Then I started getting bills from doctors. Then hospitals. After meandering through the voice mail maze to an actual person (I think his name was Brandon), I was told that they didn’t have any of these bills on file as being submitted.

All this time, all those months that the first HMO was “taking care” of me, they’ve been providing my entire medical team with the wrong billing address.

And back in the hopper they go.

I long for the days of yore, when I’d hand the doctor my Blue Cross card and never write a check for a co-payment, never see a bill, never had a worry.

Of course I was ridiculously young at the time, and all I ever needed was the yearly checkup and an occasional antibiotic for bronchitis. For them it must have been like Kate Moss walking into Sizzler.

I know there are no easy solutions, that everyone’s got their thumb on the scale (or in the pie, or up their asses, as the case may be), but jeez, how did this get so bad?

Of course we could go like Canada, and make granny wait a year for a hip replacement. I thought it amusing when I heard that agencies are sprouting up like mold around large US cities near the Canadian border, ready to provide health services for our disgruntled northern neighbors.

Or we could be like Austria and many European countries, where more than half of their paychecks disappear into taxes and you have no choices when it comes to healthcare.

I’m for the US and Canada pooling their resources. Cheaper drugs for us, shorter waits for them. Why fight it when the black market is already working so well?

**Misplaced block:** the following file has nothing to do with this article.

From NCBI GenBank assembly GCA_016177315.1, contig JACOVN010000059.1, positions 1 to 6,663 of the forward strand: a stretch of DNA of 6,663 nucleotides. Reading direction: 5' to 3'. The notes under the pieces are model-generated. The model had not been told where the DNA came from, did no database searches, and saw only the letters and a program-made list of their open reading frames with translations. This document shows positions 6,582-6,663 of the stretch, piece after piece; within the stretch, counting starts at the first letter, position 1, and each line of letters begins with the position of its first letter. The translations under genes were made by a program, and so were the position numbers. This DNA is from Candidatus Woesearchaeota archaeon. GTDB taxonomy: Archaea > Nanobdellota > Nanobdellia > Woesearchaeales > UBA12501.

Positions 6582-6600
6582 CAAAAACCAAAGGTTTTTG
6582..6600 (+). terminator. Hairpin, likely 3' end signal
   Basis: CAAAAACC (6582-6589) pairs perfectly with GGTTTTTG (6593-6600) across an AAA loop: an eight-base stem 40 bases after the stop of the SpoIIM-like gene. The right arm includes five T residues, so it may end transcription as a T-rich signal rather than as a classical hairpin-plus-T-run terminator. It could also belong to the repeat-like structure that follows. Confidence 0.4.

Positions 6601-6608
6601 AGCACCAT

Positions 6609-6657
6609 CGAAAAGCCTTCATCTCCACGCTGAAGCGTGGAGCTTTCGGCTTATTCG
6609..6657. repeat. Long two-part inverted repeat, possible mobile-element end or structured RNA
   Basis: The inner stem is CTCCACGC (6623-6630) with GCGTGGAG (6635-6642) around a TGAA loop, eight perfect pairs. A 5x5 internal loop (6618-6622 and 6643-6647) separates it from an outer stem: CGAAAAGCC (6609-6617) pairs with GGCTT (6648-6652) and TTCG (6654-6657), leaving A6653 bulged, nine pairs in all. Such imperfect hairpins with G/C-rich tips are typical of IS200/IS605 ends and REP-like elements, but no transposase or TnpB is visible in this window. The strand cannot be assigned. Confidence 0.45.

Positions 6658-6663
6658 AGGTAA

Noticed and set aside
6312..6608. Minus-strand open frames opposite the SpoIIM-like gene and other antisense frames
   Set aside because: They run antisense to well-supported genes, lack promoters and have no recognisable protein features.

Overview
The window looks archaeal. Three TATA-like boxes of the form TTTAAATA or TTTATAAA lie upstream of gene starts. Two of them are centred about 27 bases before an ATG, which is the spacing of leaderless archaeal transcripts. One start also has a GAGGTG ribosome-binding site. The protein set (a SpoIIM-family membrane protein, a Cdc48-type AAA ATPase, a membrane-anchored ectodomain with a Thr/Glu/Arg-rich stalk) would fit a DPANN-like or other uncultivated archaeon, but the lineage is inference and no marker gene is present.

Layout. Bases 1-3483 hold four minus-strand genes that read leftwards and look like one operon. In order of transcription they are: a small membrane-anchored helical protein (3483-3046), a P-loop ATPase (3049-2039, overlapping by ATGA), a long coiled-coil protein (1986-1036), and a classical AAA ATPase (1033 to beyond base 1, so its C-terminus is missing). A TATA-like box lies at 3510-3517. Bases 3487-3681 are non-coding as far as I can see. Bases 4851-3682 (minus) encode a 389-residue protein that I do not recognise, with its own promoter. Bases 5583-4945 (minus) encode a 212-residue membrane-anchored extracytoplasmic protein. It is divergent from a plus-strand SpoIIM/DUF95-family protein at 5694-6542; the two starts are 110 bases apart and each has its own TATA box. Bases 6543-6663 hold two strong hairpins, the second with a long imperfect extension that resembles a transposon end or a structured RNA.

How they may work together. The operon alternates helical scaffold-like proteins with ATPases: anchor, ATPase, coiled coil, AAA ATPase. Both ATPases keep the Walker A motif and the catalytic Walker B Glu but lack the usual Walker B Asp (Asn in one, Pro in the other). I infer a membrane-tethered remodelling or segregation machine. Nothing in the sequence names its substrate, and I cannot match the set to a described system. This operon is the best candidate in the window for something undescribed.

I don’t know, but it sounds better than anything Congress has yet to dream up.

Monday, February 20, 2006

President's Day

Remember when both Abe Lincoln and George Washington had their own holidays? But through the misfortune of being born in the same month, the emergence of Martin Luther King Day, and the economic convenience of the Monday Holiday bill, now we are simply left with "Presidents Day."

So instead of celebrating the lives and accomplishments of two of our greatest presidents (some may argue), we are now forced to honor every man, good or bad, who has held the post since Washington declined exuberantly and newly freed colonist's offer to make him King.

I'm sorry. I refuse to celebrate the "administration" of Warren G. Harding and his many scandals. The dishonesty of Lyndon Johnson. The ineptitude of Jimmy Carter. And don't even get me started on Nixon. And did Millard Fillmore do anything that anyone remembers?

But, as this is a democratic society, we can't seem to exclude anyone without some journalist or special interest group "representative" going ballistic or inviting Dick Cheney on a hunting trip.

So how can we do this? “Good President's Day?” Nah, that will send Congress into a filibustering tizzy. “Just The Guys on Mount Rushmore Day?” Nope, too long to fit on a school calendar.